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Inhibiting intestinal NPC1L1 activity prevents diet-induced increase in biliary cholesterol in Golden Syrian hamsters

Inhibiting intestinal NPC1L1 activity prevents diet-induced increase in biliary cholesterol in Golden Syrian hamsters

American Journal of Physiology. Gastrointestinal and Liver Physiology 295(4): G813-G822

Niemann-Pick C1-like 1 (NPC1L1) facilitates the uptake of sterols into the enterocyte and is the target of the novel cholesterol absorption inhibitor, ezetimibe. These studies used the Golden Syrian hamster as a model to delineate the changes in the relative mRNA expression of NPC1L1 and other proteins that regulate sterol homeostasis in the enterocyte during and following cessation of ezetimibe treatment and also to address the clinically important question of whether the marked inhibition of cholesterol absorption alters biliary lipid composition. In hamsters fed a low-cholesterol, low-fat basal diet, the abundance of mRNA for NPC1L1 in the small intestine far exceeded that in other regions of the gastrointestinal tract, liver, and gallbladder. In the first study, female hamsters were fed the basal diet containing ezetimibe at doses up to 2.0 mg.day(-1).kg body wt(-1). At this dose, cholesterol absorption fell by 82%, fecal neutral sterol excretion increased by 5.3-fold, and hepatic and intestinal cholesterol synthesis increased more than twofold, but there were no significant changes in either fecal bile acid excretion or biliary lipid composition. The ezetimibe-induced changes in intestinal cholesterol handling were reversed when treatment was withdrawn. In a second study, male hamsters were given a diet enriched in cholesterol and safflower oil without or with ezetimibe. The lipid-rich diet raised the absolute and relative cholesterol levels in bile more than fourfold. This increase was largely prevented by ezetimibe. These data are consistent with the recent finding that ezetimibe treatment significantly reduced biliary cholesterol saturation in patients with gallstones.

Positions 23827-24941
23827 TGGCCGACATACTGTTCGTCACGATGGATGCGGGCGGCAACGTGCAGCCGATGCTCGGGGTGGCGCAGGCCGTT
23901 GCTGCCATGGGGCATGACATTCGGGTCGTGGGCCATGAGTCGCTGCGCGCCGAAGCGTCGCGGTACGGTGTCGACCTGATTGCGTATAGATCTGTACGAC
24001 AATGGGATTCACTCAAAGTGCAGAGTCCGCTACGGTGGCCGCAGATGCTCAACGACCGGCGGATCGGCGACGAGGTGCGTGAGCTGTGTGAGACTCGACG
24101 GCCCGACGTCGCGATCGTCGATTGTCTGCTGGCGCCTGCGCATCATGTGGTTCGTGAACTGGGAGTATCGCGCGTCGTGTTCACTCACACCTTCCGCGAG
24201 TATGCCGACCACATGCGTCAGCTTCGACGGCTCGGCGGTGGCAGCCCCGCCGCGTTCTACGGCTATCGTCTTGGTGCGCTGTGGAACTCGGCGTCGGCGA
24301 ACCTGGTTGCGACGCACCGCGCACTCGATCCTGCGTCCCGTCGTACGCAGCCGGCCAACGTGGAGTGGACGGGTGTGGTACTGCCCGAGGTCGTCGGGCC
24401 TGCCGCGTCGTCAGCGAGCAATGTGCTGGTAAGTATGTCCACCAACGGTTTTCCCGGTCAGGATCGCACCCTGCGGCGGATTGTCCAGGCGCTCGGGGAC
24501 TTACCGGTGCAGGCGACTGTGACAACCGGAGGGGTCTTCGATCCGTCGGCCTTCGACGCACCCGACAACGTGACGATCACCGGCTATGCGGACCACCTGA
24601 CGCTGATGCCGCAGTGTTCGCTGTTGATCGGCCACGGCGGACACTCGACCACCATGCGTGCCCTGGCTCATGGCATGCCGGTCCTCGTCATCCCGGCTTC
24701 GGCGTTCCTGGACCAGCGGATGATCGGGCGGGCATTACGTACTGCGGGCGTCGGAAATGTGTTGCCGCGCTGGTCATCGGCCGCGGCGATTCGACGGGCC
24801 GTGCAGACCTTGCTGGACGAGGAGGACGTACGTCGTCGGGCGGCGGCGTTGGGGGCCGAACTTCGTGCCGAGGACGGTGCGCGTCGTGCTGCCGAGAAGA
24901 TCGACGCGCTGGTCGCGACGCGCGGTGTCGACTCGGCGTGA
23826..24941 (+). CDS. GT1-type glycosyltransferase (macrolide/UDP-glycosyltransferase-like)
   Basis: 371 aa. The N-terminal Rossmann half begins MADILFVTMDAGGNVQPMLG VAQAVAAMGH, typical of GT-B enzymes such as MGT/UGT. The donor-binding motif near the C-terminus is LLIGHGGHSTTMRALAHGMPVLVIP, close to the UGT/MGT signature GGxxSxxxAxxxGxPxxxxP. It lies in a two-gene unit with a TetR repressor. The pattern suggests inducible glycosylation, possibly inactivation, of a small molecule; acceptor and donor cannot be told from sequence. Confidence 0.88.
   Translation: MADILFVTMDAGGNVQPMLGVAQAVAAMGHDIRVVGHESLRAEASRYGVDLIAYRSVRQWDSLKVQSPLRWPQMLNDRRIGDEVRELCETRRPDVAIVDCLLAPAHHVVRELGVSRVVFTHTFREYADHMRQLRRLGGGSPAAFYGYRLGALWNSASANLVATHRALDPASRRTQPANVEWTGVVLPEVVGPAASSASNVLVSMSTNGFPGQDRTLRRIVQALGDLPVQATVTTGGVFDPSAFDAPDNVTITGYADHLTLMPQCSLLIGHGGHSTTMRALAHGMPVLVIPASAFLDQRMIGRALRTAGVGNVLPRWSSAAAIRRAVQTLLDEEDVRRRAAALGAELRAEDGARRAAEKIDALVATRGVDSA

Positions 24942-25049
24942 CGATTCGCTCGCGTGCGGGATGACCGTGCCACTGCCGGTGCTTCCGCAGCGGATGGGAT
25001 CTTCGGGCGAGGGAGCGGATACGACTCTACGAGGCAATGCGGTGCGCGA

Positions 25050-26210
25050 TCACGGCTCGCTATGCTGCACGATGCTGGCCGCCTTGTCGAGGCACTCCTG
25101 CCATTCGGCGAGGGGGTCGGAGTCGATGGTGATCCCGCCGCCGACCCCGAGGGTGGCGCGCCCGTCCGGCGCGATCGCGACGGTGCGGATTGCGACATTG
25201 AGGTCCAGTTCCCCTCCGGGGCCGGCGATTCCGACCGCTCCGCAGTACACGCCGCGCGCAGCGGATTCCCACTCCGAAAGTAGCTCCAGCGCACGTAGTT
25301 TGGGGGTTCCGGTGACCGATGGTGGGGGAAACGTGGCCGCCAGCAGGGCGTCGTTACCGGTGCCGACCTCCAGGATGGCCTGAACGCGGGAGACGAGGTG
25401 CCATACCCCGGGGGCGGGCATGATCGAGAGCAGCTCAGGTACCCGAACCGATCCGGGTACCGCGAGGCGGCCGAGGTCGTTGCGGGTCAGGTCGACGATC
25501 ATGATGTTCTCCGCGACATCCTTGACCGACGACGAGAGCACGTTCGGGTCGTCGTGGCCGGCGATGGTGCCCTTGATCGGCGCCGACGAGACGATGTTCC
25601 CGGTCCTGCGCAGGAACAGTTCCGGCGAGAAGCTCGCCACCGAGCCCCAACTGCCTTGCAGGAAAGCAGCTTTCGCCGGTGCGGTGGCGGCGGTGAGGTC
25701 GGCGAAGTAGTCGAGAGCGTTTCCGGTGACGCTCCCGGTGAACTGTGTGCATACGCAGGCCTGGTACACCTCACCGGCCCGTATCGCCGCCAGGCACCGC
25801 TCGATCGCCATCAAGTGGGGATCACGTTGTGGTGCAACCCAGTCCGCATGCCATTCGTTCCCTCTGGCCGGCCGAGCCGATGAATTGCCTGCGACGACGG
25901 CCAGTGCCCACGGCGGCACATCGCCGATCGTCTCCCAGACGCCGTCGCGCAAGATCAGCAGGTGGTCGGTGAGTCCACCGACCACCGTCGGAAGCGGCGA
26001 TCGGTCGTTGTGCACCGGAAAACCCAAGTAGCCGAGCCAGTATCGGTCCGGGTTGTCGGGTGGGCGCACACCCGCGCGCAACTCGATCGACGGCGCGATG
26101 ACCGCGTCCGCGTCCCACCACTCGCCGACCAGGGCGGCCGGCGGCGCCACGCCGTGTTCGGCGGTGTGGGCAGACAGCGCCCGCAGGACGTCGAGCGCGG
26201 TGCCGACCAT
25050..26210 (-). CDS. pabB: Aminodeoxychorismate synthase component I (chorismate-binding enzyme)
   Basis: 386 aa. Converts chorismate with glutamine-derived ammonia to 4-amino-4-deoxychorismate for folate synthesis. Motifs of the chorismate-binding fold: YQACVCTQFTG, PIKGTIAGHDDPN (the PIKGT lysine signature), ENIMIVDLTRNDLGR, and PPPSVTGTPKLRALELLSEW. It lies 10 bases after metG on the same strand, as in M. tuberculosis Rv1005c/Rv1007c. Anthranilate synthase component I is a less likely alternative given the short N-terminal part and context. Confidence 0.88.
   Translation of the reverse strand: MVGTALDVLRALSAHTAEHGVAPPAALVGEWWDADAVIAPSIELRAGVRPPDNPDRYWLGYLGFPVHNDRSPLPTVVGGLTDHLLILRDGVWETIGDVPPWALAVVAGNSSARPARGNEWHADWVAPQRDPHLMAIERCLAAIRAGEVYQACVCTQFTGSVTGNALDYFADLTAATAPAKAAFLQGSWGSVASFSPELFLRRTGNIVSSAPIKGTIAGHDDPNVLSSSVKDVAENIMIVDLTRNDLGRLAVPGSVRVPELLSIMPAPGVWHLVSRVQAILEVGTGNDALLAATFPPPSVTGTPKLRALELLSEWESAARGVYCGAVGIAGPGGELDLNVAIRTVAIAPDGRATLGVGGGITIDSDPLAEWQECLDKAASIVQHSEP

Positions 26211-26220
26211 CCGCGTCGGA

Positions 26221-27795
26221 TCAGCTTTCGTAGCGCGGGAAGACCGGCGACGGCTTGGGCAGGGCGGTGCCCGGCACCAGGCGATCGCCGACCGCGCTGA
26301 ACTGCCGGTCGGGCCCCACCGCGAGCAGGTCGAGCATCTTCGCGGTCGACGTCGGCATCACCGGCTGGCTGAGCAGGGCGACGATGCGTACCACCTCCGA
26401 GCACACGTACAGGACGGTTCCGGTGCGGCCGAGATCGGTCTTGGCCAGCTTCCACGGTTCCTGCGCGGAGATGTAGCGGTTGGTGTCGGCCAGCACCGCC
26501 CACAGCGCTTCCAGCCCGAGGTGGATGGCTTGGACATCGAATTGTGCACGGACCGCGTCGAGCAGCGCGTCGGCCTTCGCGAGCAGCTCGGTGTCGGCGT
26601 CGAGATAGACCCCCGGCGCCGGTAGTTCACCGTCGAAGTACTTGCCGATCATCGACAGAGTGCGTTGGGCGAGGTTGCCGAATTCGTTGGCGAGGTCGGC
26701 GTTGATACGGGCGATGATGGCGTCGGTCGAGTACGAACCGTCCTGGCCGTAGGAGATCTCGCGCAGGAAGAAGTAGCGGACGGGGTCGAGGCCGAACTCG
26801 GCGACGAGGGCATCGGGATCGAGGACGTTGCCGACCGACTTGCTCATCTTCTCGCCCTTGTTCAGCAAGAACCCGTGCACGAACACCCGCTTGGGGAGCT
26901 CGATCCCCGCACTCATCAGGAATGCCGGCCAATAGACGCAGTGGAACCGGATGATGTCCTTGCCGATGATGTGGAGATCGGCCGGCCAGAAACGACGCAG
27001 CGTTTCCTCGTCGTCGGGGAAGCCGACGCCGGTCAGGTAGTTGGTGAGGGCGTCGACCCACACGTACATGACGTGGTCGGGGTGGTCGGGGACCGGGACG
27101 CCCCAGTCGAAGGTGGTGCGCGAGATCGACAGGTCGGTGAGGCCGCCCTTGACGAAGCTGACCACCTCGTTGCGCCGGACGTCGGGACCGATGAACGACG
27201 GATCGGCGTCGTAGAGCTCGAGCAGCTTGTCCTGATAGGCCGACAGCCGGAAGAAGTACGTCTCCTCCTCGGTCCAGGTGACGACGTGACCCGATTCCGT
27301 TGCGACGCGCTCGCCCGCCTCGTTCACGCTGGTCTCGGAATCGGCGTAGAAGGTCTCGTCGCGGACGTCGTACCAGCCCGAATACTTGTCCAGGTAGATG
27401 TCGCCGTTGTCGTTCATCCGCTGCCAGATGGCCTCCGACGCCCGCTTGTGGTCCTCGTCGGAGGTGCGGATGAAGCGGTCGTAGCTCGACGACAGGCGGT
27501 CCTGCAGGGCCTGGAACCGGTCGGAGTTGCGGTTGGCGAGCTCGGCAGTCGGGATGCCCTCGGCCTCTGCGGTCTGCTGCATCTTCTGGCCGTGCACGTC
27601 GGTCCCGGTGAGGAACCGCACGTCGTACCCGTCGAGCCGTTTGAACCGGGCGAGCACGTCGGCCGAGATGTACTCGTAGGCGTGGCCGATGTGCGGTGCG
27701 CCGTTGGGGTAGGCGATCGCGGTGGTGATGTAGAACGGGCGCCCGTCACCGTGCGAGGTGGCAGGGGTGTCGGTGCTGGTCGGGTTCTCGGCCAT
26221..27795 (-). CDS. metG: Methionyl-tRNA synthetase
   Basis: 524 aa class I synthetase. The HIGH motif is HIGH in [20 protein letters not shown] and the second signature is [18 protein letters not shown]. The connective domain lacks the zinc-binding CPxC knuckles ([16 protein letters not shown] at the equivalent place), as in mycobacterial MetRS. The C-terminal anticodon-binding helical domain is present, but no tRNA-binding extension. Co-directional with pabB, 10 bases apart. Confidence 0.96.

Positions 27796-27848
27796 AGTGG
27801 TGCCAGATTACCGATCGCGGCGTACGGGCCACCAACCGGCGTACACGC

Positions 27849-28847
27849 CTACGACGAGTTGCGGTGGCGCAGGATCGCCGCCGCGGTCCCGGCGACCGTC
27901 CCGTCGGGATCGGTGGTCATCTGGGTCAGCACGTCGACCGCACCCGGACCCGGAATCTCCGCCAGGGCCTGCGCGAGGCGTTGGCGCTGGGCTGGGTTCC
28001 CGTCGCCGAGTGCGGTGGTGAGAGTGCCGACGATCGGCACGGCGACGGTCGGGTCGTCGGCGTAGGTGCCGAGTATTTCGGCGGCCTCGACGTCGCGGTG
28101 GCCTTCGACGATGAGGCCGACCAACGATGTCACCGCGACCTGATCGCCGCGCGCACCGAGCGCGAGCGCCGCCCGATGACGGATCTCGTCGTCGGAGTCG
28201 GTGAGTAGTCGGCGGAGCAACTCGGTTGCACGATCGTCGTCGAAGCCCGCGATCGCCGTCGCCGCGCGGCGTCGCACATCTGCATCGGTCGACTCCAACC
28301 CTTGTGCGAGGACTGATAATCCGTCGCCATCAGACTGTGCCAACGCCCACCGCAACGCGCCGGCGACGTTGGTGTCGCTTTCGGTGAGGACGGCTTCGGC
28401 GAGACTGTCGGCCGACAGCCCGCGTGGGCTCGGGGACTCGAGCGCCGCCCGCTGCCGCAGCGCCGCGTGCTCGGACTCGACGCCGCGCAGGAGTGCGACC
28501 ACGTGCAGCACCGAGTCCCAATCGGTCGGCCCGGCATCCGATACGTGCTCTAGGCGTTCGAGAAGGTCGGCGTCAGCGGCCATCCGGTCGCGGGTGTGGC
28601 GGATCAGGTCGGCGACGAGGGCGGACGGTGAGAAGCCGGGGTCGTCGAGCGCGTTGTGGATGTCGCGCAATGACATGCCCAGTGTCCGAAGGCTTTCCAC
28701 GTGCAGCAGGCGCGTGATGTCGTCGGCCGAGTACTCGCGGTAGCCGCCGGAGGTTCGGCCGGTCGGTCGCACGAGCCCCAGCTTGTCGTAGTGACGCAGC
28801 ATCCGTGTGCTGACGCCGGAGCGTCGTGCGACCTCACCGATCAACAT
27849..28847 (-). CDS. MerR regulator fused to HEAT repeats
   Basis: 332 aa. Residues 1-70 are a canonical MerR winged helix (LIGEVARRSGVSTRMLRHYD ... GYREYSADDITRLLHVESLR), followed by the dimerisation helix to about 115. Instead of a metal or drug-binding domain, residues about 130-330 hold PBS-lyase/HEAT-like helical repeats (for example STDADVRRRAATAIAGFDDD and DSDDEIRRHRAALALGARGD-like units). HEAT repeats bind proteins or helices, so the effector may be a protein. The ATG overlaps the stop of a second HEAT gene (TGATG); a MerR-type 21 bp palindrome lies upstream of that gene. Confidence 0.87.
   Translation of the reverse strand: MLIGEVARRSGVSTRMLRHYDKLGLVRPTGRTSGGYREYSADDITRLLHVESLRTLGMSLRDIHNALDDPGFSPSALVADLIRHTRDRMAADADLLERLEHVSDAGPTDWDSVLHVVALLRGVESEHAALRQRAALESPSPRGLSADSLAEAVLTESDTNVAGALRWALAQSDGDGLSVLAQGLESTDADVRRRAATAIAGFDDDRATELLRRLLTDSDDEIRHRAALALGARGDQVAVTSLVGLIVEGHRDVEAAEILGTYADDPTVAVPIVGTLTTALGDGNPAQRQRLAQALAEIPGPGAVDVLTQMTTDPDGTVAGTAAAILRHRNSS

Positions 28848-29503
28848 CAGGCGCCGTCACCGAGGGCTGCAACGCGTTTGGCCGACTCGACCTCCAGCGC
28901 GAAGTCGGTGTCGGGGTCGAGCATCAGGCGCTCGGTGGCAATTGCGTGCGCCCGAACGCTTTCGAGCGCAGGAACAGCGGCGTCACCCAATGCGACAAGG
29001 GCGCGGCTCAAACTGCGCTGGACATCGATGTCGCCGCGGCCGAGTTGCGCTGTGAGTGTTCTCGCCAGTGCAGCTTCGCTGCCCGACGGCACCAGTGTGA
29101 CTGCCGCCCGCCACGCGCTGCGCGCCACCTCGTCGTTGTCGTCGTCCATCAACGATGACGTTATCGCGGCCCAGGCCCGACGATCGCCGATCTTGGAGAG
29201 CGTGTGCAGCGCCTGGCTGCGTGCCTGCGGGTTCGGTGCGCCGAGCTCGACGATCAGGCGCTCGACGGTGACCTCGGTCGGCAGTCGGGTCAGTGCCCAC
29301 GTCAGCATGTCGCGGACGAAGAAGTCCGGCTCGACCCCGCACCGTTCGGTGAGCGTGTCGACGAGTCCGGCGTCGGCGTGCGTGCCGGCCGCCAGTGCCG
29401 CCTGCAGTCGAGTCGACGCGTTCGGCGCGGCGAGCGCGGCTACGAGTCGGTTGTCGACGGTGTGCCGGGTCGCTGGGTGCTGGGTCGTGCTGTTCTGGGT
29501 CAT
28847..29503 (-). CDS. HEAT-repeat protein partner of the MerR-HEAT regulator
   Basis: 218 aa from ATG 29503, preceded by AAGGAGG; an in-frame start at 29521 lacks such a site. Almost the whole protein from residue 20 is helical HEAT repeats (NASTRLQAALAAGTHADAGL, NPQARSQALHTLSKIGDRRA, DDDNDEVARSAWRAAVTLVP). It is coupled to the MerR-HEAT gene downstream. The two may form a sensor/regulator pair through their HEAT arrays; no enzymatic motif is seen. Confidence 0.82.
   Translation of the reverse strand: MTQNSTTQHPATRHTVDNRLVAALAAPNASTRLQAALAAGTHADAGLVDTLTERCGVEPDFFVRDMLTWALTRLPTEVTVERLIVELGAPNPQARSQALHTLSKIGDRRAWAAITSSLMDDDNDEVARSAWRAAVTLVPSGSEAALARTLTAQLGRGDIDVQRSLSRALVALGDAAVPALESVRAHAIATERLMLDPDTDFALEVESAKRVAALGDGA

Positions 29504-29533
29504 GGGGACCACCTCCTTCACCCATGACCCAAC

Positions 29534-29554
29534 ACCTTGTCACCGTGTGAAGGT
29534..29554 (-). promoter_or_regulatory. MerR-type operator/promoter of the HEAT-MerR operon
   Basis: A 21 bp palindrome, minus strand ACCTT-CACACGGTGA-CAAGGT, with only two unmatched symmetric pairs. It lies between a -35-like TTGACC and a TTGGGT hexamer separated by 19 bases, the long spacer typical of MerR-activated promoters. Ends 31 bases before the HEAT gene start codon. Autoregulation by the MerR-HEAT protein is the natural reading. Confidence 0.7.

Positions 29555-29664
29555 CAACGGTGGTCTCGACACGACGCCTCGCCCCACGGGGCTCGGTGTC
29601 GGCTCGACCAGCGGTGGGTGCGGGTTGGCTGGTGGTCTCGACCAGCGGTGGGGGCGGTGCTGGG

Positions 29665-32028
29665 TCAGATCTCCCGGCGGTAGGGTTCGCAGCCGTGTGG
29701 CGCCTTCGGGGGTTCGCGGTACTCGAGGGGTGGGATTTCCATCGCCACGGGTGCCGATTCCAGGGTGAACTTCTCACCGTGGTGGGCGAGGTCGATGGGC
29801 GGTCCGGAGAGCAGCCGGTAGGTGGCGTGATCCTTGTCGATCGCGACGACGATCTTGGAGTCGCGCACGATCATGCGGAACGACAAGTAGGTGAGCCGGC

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Accession: 053862872

Download citation: RISBibTeXText

PMID: 18718997

DOI: 10.1152/ajpgi.90372.2008

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